2009 Manufacturing Summit: New strategies, solutions to meet challenges
With manufacturing struggling in 2009, new ideas and new strategies are needed to help manufacturing leaders do their jobs better, faster, safer and more productively. To help lead this effort, Plant Engineering magazine brings the 2009 Manufacturing Summit to Charleston, SC on March 29-31 at the Charleston Place Hotel.
With manufacturing struggling in 2009, new ideas and new strategies are needed to help manufacturing leaders do their jobs better, faster, safer and more productively.
To help lead this effort, Plant Engineering magazine brings the 2009 Manufacturing Summit to Charleston, SC on March 29-31 at the Charleston Place Hotel. The event will feature two days of seminars from industry leaders on critical manufacturing topics.
Also at the Manufacturing Summit will be the presentation of the 21st annual Product of the Year awards at a gala dinner Monday, March 30. Bobby Harrell, speaker of the South Carolina House of Representatives, will deliver the keynote speech.
On Tuesday, March 31, presentation of the 2009 Top Plant awards will be made. The 2009 winners are Square D Corporation, Columbia, MO, and Quality Float Works, Schaumburg, IL.
Sponsors of the 2009 Manufacturing Summit include Platinum Sponsor IBM, Gold sponsors Life Cycle Engineering and Schneider Electric, Silver sponsor Infor, and the University of Tennessee.
“One of the considerations in choosing Charleston for this year’s Summit was a state-wide commitment to manufacturing excellence,” said Plant Engineering editor Bob Vavra. “Three of our previous Top Plant winners %%MDASSML%% BMW, Spirax Sarco and SEW Eurodrive %%MDASSML%% are based in South Carolina. The state also has an admirable record in attracting and retaining manufacturing to the state.
“We know these are challenging economic times, especially for manufacturers,” said Vavra. “We have priced the Summit so that plant managers and their staffs can attend the two days, gather tremendous insight into major issues facing manufacturing, see 50 of the best new products in manufacturing, hear from some of the top manufacturers around the country and return to work with actionable strategies to help their operation immediately.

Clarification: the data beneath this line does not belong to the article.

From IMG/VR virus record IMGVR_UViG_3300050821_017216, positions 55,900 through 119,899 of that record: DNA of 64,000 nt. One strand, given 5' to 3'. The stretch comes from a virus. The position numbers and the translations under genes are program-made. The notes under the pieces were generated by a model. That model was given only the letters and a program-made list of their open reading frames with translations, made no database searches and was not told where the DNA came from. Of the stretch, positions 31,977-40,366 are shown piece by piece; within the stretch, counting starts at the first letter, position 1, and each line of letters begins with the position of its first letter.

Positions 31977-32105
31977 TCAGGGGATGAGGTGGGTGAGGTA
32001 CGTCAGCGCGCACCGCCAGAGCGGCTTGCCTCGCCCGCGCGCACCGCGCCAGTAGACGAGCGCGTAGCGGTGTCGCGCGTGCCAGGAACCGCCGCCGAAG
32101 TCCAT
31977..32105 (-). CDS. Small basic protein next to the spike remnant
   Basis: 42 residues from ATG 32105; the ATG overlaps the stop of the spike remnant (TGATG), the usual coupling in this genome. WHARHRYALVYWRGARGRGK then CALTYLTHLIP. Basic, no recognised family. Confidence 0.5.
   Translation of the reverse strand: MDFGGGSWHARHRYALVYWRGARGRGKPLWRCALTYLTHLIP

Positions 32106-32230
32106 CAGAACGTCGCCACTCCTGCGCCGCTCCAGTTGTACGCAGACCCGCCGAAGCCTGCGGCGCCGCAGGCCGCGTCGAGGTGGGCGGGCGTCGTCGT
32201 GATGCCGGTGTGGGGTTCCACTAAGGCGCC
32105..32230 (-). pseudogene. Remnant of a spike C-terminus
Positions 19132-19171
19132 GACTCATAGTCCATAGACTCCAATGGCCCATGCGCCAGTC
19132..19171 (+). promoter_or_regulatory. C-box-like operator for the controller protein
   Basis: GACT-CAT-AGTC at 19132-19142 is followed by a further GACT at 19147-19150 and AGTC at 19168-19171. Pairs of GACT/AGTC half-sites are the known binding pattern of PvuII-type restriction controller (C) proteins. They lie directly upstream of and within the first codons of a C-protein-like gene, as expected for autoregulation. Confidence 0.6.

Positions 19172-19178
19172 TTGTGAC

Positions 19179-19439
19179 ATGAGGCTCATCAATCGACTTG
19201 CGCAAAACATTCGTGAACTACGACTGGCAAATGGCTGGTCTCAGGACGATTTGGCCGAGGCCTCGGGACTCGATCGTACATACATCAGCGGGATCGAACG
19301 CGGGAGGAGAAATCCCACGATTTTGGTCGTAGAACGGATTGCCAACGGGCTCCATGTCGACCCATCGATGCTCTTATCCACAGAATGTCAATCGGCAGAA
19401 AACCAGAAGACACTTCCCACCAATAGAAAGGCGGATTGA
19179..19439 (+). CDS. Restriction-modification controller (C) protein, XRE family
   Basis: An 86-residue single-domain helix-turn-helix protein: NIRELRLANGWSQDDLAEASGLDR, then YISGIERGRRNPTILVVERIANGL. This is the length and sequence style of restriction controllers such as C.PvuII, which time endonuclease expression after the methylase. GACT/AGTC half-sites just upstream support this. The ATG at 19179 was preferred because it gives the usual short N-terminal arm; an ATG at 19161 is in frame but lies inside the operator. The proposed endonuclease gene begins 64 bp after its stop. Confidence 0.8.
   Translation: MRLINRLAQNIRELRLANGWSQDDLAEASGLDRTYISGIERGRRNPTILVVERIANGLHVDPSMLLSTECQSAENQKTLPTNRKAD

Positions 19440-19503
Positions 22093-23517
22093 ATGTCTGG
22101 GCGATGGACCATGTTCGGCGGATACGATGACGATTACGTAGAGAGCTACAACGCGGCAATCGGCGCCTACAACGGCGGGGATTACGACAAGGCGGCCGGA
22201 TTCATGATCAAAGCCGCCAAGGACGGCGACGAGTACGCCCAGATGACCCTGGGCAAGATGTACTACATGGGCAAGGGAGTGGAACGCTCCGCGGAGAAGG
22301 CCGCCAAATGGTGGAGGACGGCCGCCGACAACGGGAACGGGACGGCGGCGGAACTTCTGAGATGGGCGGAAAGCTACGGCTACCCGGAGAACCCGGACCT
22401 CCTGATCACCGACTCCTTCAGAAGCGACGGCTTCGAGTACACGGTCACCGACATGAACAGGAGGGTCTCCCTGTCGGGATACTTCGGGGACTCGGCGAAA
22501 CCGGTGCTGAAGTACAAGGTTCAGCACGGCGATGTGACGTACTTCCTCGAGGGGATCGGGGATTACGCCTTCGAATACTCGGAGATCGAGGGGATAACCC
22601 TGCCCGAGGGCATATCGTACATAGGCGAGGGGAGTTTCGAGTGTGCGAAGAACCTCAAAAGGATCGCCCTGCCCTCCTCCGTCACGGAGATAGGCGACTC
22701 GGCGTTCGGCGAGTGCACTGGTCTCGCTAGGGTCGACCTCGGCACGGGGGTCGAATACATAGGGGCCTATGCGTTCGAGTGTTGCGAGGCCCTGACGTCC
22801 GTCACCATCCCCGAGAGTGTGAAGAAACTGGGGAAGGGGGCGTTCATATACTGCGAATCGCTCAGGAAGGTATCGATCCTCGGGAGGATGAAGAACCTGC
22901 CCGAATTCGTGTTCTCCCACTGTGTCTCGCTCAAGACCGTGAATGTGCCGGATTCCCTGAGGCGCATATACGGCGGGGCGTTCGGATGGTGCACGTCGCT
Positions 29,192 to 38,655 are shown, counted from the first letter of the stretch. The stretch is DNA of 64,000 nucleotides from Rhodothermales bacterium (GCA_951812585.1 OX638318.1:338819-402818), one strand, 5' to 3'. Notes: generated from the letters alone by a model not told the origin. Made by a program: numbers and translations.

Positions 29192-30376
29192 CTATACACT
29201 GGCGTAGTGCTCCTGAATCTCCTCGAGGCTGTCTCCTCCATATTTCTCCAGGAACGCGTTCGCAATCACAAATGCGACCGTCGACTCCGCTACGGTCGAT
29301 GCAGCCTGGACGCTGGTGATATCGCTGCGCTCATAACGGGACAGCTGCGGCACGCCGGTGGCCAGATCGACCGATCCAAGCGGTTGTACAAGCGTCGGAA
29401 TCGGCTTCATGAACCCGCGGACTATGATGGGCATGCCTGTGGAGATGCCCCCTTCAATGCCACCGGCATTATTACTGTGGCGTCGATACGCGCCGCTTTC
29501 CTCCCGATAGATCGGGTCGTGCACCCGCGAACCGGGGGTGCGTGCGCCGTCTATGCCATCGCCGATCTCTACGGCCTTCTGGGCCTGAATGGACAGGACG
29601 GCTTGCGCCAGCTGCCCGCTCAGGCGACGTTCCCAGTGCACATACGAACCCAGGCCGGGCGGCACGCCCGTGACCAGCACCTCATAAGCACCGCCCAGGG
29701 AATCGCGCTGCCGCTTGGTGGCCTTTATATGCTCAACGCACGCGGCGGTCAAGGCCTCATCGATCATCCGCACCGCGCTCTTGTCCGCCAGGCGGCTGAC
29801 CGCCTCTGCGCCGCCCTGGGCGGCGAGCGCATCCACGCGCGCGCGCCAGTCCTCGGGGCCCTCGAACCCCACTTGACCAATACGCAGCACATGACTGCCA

The event begins March 29 with a golf outing and, for the non-golfers, a tour of historic Charleston, followed by an evening cocktail reception.
On Monday, March 30, the seminars begin with a morning session on plant-to-enterprise connectivity. That will be followed by a session on energy and sustainability, featuring speakers from Infor, IBM and Life Cycle Engineering.
After lunch, there will be a session on workforce development, featuring speakers from IBM, Life Cycle Engineering and the University of Tennessee. The Product of the Year awards dinner will follow.
On Tuesday, March 31, a breakfast meeting will feature presentation of the Top Plant Awards and a speech from Jamie McDonald of Schneider electric, a past Top Plant award recipient. The final session of the Summit will feature a look at enterprise asset management, presented by IBM and Life Cycle Engineering.
The final Manufacturing Summit event will be a plant tour of Alcoa’s Mt. Holly, SC facility that will include a box lunch.
Registration for the Manufacturing Summit is $195 per person, which includes all seminars, meals and events excluding the Sunday golf and city tour events. To register, contact Susan Beck at (630) 288-8494, or email@example.com .
Plant Engineering 09 Manufacturing Summit
Sunday, March 29
Golf outing or historic walking tour of Charleston
Cocktail welcome reception
Monday, March 30
Welcome and opening of 2009 Manufacturing Summit
Session: Plant-to-Enterprise Connectivity
Session: Workforce Development
Session: Energy & Sustainability
2008 Product of the Year dinner
Keynote : Bobby Harrell, speaker of South Carolina House of Representatives
Tuesday, March 31
Breakfast and Presentation of the 2008 Top Plant awards
Keynote : Jamie McDonald, Schneider Electric
Session: Enterprise Asset Management
Box lunch and tour of Alcoa Plant, Mt. Holly, SC
Annual Salary Survey
After almost a decade of uncertainty, the confidence of plant floor managers is soaring. Even with a number of challenges and while implementing new technologies, there is a renewed sense of optimism among plant managers about their business and their future.
The respondents to the 2014 Plant Engineering Salary Survey come from throughout the U.S. and serve a variety of industries, but they are uniform in their optimism about manufacturing. This year’s survey found 79% consider manufacturing a secure career. That’s up from 75% in 2013 and significantly higher than the 63% figure when Plant Engineering first started asking that question a decade ago.